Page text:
We tend not to write about Presidential politics, but 2022 is a "mid-term" year between Presidential elections, when the party in power typically loses seats in Congress. How a President responds to domestic challenges and foreign and external events matters and the difference in this regard is highly relevant today. Joe Biden might want to study the lessons of history. Let's look at what happened to four previous Presidents: two Republicans and two Democrats. George H. W. Bush had to deal with the first Iraq War, and received strong bi-partisan support, which he lost quickly when he raised taxes to fund government spending. He became a one-term President. Similarly, George W. Bush was dealt the externalities of 9/11, the bursting of the tech bubble, and Katrina, but managed to muddle through in an undistinguished way. He was able to get re-elected, but only barely. Jimmy Carter inherited the aftermath of the 1973 OPEC Embargo and U.S. Wage and Price Controls (giving us out-of-control inflation). Thought by most observers to have been an ineffectual leader, Carter actually made an incredibly good appointment in Paul Volcker at the Federal Reserve, and deserved credit for cooling inflation four or five years after he lost his election to Ronald Reagan. But, the best example of how to respond to adversity would have to be Bill Clinton. He made note of the cost of higher interest rates during the year before his 1994 mid-term losses, made a massive mid-course correction, and would soon be heard to say that "the era of Big Government is over." Despite having an over-active libido, Clinton is regarded as one of our best Presidents. Now, let's look at today. Biden's energy policies have been a classic case of a soccer "own goal," triggering raging inflation and conveying a huge financial gift to resource-rich Russia as that country funds its horrific invasion of the Ukraine with energy sales at inflated prices. Biden could have - and still could - tame inflation surprisingly quickly with a commitment to find oil and gas reserves and help to bring them to market. But, it seems that he won't do that, and energy prices are likely to stay high and raise the costs of doing business throughout our economy - both here and overseas.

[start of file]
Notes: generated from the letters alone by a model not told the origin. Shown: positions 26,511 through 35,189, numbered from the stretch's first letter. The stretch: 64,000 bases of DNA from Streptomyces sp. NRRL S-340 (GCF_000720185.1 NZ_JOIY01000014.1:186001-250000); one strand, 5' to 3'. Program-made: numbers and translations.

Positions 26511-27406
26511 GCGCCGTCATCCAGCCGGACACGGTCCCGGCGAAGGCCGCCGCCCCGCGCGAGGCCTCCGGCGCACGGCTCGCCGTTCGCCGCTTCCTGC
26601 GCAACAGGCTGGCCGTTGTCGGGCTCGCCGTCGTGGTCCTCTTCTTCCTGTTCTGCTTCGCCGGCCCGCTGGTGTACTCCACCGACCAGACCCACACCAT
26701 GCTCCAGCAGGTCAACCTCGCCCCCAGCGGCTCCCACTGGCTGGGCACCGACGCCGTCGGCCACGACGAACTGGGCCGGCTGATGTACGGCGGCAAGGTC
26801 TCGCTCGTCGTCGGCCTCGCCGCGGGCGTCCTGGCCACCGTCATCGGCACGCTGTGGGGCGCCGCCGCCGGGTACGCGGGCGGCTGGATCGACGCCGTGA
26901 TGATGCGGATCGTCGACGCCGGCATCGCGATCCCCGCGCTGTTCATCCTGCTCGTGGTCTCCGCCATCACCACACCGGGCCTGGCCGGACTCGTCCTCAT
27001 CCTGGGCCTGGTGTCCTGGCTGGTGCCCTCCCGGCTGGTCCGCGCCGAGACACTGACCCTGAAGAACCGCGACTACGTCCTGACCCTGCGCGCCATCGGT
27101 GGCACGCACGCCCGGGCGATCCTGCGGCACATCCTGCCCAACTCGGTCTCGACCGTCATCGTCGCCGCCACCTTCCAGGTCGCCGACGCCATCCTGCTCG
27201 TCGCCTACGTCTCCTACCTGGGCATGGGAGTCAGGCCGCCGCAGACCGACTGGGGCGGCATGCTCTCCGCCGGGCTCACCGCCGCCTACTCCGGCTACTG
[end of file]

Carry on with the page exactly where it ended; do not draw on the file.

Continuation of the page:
Inflation is the primary cause of financial loss in the stock and bond markets today. In about 18 months, inflation went from an outcome the Federal Reserve couldn't create whatever they did to a problem it desperately struggles to solve. Despite signs in recent weeks of reversals in energy and commodity prices, inflation is likely to stay persistently high for some time, especially in the sense that costs and prices have reached a new plateau from which they are unlikely to fall for a very long time. And, as Europe remains beholden to Russia for its supplies of natural gas, a shutoff of pipelines could literally freeze out several countries next Winter. In the meantime, as we learn from the folly of others, we can look at Sri Lanka to see how not to establish a sound energy policy. It is no exaggeration to say that the country now has no food, no energy, and no money.